The distributional impacts of minimum wage increases when both labor supply and labor demand are endogenous

Published

Journal Article

We develop and estimate a one-shot search model with endogenous firm entry, and therefore zero expected profits, and endogenous labor supply. Positive employment effects from a minimum wage increase can result as the employment level depends upon both the numbers of searching firms and workers. Welfare implications are similar to the classical analysis: workers who most want the minimum wage jobs are hurt by the minimum wage hike with workers marginally interested in minimum wage jobs benefiting. We estimate the model using CPS data on teenagers and show that small changes in the employment level are masking large changes in labor supply and demand. Teenagers from well-educated families see increases in their employment probabilities and push out their less-privileged counterparts from the labor market. This article has supplementary material online. © 2011 American Statistical Association.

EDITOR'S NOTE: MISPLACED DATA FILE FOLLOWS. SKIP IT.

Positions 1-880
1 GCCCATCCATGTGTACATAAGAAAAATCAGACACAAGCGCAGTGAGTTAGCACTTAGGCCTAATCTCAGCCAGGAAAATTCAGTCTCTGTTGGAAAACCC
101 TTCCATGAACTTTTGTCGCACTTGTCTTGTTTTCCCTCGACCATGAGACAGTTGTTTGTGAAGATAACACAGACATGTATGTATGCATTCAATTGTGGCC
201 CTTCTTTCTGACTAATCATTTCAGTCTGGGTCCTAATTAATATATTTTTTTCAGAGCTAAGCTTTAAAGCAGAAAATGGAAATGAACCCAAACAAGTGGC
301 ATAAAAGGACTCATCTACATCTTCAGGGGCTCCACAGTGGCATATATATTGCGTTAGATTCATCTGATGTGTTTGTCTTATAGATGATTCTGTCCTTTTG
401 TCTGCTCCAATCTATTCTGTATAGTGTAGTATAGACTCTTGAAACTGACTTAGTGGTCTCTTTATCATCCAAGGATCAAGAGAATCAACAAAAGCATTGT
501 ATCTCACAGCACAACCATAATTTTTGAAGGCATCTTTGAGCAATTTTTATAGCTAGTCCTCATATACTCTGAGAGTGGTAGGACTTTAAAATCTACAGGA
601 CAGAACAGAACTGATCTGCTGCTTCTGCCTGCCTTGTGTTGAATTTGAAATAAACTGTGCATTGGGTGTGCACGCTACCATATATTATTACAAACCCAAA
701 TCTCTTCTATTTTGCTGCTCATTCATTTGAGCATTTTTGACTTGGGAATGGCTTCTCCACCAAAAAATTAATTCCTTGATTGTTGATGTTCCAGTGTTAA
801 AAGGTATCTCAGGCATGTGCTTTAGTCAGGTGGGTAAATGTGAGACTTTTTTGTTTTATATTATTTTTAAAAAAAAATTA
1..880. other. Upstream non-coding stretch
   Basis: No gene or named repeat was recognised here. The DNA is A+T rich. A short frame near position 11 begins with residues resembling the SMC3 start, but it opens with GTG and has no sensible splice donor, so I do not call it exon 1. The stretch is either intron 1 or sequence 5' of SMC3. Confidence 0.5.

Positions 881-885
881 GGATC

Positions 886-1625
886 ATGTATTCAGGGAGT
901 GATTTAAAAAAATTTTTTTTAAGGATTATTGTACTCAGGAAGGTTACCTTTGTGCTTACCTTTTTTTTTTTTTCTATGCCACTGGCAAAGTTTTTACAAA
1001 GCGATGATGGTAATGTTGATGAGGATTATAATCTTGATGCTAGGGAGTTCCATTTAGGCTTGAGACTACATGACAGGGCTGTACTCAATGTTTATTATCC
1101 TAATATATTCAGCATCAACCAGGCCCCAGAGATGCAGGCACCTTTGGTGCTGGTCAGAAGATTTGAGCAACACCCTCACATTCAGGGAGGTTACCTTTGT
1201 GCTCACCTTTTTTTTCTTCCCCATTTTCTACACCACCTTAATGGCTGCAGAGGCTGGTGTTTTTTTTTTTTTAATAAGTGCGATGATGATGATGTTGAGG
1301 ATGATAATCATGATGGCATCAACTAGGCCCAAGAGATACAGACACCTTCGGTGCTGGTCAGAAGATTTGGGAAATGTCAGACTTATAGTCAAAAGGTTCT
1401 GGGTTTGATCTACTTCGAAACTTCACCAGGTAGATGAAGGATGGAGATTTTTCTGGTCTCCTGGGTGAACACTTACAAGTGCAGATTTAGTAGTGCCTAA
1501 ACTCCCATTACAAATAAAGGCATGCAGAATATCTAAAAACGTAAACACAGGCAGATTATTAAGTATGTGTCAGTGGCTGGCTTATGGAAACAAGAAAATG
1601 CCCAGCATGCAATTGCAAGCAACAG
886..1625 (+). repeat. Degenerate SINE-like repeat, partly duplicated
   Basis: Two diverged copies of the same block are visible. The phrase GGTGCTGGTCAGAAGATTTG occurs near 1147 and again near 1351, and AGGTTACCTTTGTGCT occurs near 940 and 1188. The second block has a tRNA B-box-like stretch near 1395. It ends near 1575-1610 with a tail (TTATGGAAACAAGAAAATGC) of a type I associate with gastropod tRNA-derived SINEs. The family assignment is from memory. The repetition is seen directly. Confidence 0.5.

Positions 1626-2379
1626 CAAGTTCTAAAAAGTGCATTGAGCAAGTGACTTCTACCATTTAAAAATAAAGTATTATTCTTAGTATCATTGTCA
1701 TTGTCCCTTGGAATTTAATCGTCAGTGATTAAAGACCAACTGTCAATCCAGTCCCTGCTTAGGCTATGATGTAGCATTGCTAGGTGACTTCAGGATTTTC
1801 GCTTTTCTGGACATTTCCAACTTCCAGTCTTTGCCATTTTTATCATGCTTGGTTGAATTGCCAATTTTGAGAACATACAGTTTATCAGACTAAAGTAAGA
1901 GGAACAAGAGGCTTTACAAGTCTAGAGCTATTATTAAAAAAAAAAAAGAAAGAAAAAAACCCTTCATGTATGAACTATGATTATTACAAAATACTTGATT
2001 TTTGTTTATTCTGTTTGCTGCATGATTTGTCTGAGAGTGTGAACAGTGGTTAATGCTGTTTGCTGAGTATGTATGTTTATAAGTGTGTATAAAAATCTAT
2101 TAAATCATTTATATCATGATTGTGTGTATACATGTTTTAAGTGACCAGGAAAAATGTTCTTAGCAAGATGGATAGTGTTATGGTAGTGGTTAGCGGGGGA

Full Text

Duke Authors

Cited Authors

  • Ahn, T; Arcidiacono, P; Wessels, W

Published Date

  • January 1, 2011

Published In

Volume / Issue

  • 29 / 1

Start / End Page

  • 12 - 23

International Standard Serial Number (ISSN)

  • 0735-0015

Digital Object Identifier (DOI)

  • 10.1198/jbes.2010.07076

Citation Source

  • Scopus